Saturday, we went to the Cecil Field Air Show … my first since the 2007 Sea and Sky Spectacular at the beach. While the beach air show is a lot of fun, the flying is at the beach, and you miss out on a lot of the airshow ambiance unless you go look at the static displays at Mayport. At Cecil, you get the entire air show experience all in one spot … and it was worth the trip.
This year’s show was part MS fundraiser, and part tribute to Alan Henly, the former lead pilot for the Aeroshell Acrobatic team (right). Henly was playing with his kids in his back yard when a chin-up bar gave way, and he severely injured his neck, paralyzing him from the chest down. 35 acrobatic acts donated their time for the airshow this year to help raise money for Henly’s recovery, and the flying was spectacular.
The Aeroshell team flies vintage AT-6 Texans, known to Navy pilots as the SNJ. It was the last trainer tens of thousands of pilots saw before graduating to combat aircraft. The big radial engines have a distinctive growl, throaty and low. The precision flying was amazing to watch. 55-hundred pound airplanes flying the paint like they were one aircraft. And they were the finale of a long day of spectacular flying.
From vintage to contemporary. The FA-18 Hornet made a spectacular showing, often flying at just subsonic speeds. In full afterburner, when raw fuel is being dumped into the engine, the sound can be overpowering … about a second and a half after the airplane has passed by. “The Sound of Freedom”, the announcer said, and being there, you can certainly believe it. The Hornet in Marine paint flew formation with a legacy Marine Corps fighter … the F4-U Corsair.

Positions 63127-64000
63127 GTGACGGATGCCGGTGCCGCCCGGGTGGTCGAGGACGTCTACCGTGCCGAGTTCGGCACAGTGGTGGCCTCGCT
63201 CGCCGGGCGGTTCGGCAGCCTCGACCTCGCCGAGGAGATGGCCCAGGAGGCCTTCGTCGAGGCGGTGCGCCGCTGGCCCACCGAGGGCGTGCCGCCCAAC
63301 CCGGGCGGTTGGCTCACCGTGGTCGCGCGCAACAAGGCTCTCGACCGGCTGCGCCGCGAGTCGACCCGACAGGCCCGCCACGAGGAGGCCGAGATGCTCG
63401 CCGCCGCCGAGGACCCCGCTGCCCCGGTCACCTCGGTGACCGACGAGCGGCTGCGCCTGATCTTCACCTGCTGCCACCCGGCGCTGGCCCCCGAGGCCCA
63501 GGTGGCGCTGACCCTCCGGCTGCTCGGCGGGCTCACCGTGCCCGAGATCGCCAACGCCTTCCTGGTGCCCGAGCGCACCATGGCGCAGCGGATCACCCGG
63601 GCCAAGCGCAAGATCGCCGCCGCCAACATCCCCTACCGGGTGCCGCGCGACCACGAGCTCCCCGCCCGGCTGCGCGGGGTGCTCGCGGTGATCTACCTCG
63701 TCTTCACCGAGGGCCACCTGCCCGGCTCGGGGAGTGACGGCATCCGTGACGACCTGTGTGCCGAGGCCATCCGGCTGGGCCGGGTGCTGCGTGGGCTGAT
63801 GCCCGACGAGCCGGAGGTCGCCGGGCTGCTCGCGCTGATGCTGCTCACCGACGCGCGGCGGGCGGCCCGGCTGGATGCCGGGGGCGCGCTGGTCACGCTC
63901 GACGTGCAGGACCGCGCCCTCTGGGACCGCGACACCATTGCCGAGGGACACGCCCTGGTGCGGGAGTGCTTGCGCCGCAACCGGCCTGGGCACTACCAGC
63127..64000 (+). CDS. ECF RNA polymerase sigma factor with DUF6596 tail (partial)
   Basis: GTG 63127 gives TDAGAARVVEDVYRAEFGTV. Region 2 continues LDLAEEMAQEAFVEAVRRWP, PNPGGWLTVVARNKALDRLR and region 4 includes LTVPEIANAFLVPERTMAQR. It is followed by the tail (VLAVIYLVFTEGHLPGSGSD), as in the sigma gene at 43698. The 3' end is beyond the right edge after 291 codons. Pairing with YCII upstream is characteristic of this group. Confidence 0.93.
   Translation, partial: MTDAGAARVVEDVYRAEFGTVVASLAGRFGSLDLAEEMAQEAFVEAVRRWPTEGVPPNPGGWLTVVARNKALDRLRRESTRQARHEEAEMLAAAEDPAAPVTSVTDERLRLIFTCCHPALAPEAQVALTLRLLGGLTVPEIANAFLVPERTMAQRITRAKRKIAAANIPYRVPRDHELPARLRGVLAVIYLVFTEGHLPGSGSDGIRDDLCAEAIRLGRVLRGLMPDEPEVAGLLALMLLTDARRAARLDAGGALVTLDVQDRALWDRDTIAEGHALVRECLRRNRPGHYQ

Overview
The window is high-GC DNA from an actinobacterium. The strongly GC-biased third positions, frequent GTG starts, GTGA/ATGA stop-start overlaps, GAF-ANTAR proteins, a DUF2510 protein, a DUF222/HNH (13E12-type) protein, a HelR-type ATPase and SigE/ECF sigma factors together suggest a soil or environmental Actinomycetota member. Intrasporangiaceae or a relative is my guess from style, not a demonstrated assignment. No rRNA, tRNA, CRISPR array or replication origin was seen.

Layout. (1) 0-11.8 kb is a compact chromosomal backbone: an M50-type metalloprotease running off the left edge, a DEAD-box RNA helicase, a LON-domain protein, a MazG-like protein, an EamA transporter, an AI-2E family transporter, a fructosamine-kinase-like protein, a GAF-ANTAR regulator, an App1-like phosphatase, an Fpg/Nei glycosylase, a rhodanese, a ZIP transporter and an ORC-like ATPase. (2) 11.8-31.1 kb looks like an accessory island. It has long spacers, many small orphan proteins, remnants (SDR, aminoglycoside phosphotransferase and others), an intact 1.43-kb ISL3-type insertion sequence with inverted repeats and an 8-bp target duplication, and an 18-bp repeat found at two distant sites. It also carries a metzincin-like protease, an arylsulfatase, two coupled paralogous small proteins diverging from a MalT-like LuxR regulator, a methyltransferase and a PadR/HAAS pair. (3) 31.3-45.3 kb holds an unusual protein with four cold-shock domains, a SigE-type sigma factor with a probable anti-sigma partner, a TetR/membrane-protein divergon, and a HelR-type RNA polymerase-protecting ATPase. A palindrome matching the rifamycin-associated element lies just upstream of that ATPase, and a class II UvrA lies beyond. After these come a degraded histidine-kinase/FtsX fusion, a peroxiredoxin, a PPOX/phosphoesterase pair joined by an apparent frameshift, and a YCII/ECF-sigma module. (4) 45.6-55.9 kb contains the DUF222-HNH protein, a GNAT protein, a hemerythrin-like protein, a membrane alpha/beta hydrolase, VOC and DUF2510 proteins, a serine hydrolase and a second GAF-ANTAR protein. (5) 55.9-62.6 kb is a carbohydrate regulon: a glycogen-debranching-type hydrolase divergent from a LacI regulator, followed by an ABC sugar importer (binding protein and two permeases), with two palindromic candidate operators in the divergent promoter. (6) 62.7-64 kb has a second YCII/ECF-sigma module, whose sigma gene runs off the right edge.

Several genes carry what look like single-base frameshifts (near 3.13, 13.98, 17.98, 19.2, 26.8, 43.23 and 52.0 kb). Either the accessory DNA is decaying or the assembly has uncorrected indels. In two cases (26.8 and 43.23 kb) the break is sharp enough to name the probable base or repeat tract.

The static displays also featured a lot of military aircraft. I saw a P-51 Mustang that had been completely retrofitted with a glass panel. There was a C-3, the military version of the DC-3. Piper Cubs in both civilian yellow and olive drab. On the far north side of the ramp there were a bunch of helicopters … pretty much anything that flies and has an engine. And there might have been a glider somewhere … but I didn’t see it.
There were civilian aircraft as well. This Super Decathlon features a Lycoming AEIO-360 engine with 180 horses, inverted fuel & oil systems and a large wing which allows the airplane to perform some aggressive maneuvers. Several of the performers showed off the capabilities of their airplanes by flying them sideways to the crowd … and my sideways I mean just as you see here. That’s not an airplane caught in the middle of a roll, but in sustained knife-edge flight, mostly hanging from the propeller.
Cecil Field is such a huge place that putting 10 thousand or so people on the apron doesn’t even begin to fill it up. There was plenty of room at the runway fence to get close and shoot pictures, and I left with some pretty severe lens envy.
It was a great way to become re-acquainted with air shows. I’d forgotten how much fun it is just to wander around among the airplanes and be up close. I’ll be making an effort to get to a lot more of them from now on.